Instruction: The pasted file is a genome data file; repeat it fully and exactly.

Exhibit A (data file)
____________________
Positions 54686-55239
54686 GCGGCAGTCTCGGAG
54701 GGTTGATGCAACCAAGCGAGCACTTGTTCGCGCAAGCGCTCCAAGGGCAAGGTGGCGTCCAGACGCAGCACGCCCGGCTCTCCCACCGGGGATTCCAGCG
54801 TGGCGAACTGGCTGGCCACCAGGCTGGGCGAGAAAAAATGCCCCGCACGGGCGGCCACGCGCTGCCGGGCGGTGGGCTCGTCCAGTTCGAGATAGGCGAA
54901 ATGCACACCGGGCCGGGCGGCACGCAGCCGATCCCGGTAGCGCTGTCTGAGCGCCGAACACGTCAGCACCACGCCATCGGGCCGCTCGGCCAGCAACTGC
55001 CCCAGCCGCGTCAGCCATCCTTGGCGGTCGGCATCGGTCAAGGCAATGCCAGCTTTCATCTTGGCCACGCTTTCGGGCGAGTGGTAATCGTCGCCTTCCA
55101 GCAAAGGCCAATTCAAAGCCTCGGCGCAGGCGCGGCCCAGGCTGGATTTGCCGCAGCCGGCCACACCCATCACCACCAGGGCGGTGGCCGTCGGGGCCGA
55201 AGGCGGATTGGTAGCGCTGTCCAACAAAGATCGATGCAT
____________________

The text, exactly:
Positions 54686-55239
54686 GCGGCAGTCTCGGAG
54701 GGTTGATGCAACCAAGCGAGCACTTGTTCGCGCAAGCGCTCCAAGGGCAAGGTGGCGTCCAGACGCAGCACGCCCGGCTCTCCCACCGGGGATTCCAGCG
54801 TGGCGAACTGGCTGGCCACCAGGCTGGGCGAGAAAAAATGCCCCGCACGGGCGGCCACGCGCTGCCGGGCGGTGGGCTCGTCCAGTTCGAGATAGGCGAA
54901 ATGCACACCGGGCCGGGCGGCACGCAGCCGATCCCGGTAGCGCTGTCTGAGCGCCGAACACGTCAGCACCACGCCATCGGGCCGCTCGGCCAGCAACTGC
55001 CCCAGCCGCGTCAGCCATCCTTGGCGGTCGGCATCGGTCAAGGCAATGCCAGCTTTCATCTTGGCCACGCTTTCGGGCGAGTGGTAATCGTCGCCTTCCA
55101 GCAAAGGCCAATTCAAAGCCTCGGCGCAGGCGCGGCCCAGGCTGGATTTGCCGCAGCCGGCCACACCCATCACCACCAGGGCGGTGGCCGTCGGGGCCGA
55201 AGGCGGATTGGTAGCGCTGTCCAACAAAGATCGATGCAT